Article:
Talk of another city doing something massive always starts the naval gazing in Brampton. On August 3rd in Toronto, Mayor John Tory announced “Rail Deck Park”. The park is to be a new large-scale green space built above the city’s rail corridor from Rogers Centre to Bathurst St. The park complements the Bentway, another huge new public space being built underneath the Gardiner Expressway. While many of us naval gaze in awe, we also take the opportunity to revisit visions of a renewed downtown core in Brampton.
Can we mimic the success that Union Station has had on Toronto? Union Station is the meeting point for Go Trains, GO Buses, TTC LRTs and subways. People all around the GTA choose to work in the area or set up their businesses there because of the convergence of multiple lines of rapid transit. It is why office towers are centred around Bay and Front, why jobs congregate there, and why condo towers have sprung up.
Some might argue that Toronto’s success is based on the Gardiner Expressway or access to Lake Ontario. Yes, they have influence, but to a much lesser extent. Consider that the lake stretches the entire width of Toronto and the expressway is 10km’s long, yet development is not at all uniform from end to end. Front and Bay is unique in that development is concentrated there, where there is ready availability of multiple, consistent, frequent transit options.
To the naysayers that rejected Brampton Mayor Linda Jeffrey’s support of the Hurontario-Main LRT, I say: yea, our mayor is on the right track.
Brampton is a city of 600,000 people, which is roughly the size Toronto was when construction began on the Yonge Street subway on September 8, 1949. Toronto’s population back then was 668,000. Yes, the situation is a bit different in that Brampton is part or the large GTHA region and we don’t stand alone as Toronto did. Our residents work, shop, find entertainment and visit friends and family outside of municipal boundaries.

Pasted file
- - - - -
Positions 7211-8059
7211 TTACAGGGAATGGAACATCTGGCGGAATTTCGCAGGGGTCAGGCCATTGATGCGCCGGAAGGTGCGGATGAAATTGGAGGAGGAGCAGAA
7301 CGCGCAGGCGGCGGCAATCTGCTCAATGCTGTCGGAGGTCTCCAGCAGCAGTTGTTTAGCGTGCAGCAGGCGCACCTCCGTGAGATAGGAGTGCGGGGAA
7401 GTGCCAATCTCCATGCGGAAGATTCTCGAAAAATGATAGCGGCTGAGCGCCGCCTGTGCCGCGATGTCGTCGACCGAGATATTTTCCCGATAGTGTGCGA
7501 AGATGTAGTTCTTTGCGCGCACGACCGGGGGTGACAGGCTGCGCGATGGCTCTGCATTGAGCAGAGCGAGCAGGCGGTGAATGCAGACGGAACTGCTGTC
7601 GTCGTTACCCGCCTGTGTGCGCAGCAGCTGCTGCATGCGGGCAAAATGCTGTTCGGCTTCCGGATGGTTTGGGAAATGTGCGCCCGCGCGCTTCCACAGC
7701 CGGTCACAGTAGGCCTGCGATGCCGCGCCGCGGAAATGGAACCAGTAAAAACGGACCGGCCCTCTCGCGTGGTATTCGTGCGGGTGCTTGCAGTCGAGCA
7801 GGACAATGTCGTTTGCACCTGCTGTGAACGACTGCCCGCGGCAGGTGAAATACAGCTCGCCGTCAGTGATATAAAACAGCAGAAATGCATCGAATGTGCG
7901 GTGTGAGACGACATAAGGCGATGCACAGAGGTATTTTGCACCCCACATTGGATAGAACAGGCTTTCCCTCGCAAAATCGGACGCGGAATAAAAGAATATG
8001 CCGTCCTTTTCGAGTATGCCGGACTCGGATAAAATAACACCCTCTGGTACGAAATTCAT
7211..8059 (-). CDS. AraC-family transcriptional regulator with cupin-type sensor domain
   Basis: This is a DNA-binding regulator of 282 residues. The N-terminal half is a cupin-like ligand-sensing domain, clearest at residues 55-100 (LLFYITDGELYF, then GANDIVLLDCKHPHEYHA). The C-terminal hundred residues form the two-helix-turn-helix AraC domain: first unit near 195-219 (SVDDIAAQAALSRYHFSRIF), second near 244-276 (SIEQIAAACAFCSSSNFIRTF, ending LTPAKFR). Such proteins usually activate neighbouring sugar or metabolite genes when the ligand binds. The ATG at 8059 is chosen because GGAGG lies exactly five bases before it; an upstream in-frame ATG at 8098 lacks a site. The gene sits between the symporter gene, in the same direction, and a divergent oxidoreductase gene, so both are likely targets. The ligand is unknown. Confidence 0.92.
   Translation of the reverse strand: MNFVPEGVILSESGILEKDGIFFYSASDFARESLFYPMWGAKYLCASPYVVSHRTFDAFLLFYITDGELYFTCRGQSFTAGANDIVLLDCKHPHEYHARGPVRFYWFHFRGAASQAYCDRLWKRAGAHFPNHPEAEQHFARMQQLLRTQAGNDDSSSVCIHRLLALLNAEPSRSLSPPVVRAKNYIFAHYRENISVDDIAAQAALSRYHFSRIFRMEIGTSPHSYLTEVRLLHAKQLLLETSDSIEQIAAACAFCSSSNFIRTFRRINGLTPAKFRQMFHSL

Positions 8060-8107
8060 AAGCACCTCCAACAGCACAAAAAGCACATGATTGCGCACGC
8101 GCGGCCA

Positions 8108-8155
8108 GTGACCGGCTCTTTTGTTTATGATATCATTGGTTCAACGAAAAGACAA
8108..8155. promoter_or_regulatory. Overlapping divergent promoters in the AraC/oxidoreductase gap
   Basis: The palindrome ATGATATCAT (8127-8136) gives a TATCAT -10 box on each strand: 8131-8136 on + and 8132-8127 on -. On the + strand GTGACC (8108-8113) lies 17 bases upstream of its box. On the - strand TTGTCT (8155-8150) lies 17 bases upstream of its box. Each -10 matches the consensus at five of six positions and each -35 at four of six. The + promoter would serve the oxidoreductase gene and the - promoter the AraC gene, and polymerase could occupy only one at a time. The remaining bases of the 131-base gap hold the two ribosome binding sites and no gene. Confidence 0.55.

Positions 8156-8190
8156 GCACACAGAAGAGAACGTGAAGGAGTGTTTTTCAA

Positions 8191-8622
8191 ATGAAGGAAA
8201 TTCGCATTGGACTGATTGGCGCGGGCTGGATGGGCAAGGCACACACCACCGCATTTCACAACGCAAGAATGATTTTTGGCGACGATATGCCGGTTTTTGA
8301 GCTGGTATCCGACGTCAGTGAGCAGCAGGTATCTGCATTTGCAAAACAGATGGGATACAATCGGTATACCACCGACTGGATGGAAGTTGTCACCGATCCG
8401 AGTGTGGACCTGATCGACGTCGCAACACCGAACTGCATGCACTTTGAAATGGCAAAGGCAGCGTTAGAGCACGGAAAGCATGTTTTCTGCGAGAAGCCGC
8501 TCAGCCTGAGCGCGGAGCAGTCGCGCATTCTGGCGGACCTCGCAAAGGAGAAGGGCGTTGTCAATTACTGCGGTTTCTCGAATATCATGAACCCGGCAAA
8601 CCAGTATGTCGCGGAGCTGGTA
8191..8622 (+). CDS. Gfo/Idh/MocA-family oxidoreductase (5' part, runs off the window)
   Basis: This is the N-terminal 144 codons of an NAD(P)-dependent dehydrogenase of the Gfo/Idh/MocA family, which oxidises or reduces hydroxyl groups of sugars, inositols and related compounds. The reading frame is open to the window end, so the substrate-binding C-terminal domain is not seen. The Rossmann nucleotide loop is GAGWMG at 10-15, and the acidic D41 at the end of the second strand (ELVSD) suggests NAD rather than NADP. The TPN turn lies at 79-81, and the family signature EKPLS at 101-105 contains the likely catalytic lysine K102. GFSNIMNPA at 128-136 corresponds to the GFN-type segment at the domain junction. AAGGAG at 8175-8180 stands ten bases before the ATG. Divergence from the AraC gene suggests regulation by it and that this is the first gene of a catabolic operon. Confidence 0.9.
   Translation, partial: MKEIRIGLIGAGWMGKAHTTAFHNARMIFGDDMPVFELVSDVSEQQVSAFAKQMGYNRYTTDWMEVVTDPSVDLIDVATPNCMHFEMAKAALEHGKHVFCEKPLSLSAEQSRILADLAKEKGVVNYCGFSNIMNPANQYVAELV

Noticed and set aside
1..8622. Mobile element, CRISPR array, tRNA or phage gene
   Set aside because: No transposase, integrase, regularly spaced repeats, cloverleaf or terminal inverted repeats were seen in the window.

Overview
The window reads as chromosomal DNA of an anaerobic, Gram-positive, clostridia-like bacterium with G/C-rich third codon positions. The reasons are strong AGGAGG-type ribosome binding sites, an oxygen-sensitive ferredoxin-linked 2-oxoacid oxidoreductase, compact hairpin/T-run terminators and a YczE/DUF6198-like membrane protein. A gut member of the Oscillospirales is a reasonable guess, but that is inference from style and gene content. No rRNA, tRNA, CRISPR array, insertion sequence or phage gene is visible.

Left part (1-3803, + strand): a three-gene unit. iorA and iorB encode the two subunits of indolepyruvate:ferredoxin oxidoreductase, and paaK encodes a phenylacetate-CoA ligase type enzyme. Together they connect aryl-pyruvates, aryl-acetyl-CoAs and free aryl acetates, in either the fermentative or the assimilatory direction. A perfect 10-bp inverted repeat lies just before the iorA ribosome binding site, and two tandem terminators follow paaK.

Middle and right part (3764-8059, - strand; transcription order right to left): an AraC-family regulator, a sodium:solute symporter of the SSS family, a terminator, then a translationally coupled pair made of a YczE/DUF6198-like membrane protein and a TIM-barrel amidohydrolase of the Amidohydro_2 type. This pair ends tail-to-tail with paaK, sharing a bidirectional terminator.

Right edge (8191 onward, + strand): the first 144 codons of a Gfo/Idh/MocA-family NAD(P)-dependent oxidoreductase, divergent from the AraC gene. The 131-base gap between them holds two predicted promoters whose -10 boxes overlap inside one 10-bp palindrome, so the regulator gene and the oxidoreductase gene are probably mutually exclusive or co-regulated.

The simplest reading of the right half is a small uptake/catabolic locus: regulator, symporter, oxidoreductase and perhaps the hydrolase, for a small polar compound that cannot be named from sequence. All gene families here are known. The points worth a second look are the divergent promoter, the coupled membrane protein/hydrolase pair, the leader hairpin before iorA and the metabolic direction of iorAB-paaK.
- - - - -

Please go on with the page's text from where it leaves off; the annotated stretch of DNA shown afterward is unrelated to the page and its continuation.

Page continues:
There is a demographic that grew up with the car and look to more roads as the answer to every transportation problem. This group is aging, driving less and becoming a smaller percentage of the overall population. Over 25% of Millennials do not own or ever intend to own a car. People of all ages in transit friendly cities like Toronto choose to not own vehicles as they have other options. A car is not necessary if other options exist. Look to Manhattan or downtown San Francisco if you believe that car ownership is a necessity. It is not.
So back to the visionary “Rail Deck Park” announced in Toronto. Could Brampton develop an inverse of this concept? Rather than build on top of the tracks that run through Brampton, we could instead dig out the grassy berm under the CN line that currently bisects the downtown. We would effectively create abundant space under the tracks. Imagine an area from the Mill Street crossing all the way to Queen Street East open to the public. There could be market space, interesting retail space, and public recreation spaces. This could be similar to Underpass Park in Toronto or the Bentway that is being built.
Imagine people coming from all over the GTA by transit to see our unique public space, whether by GO train, or LRT or…
Let’s be visionary.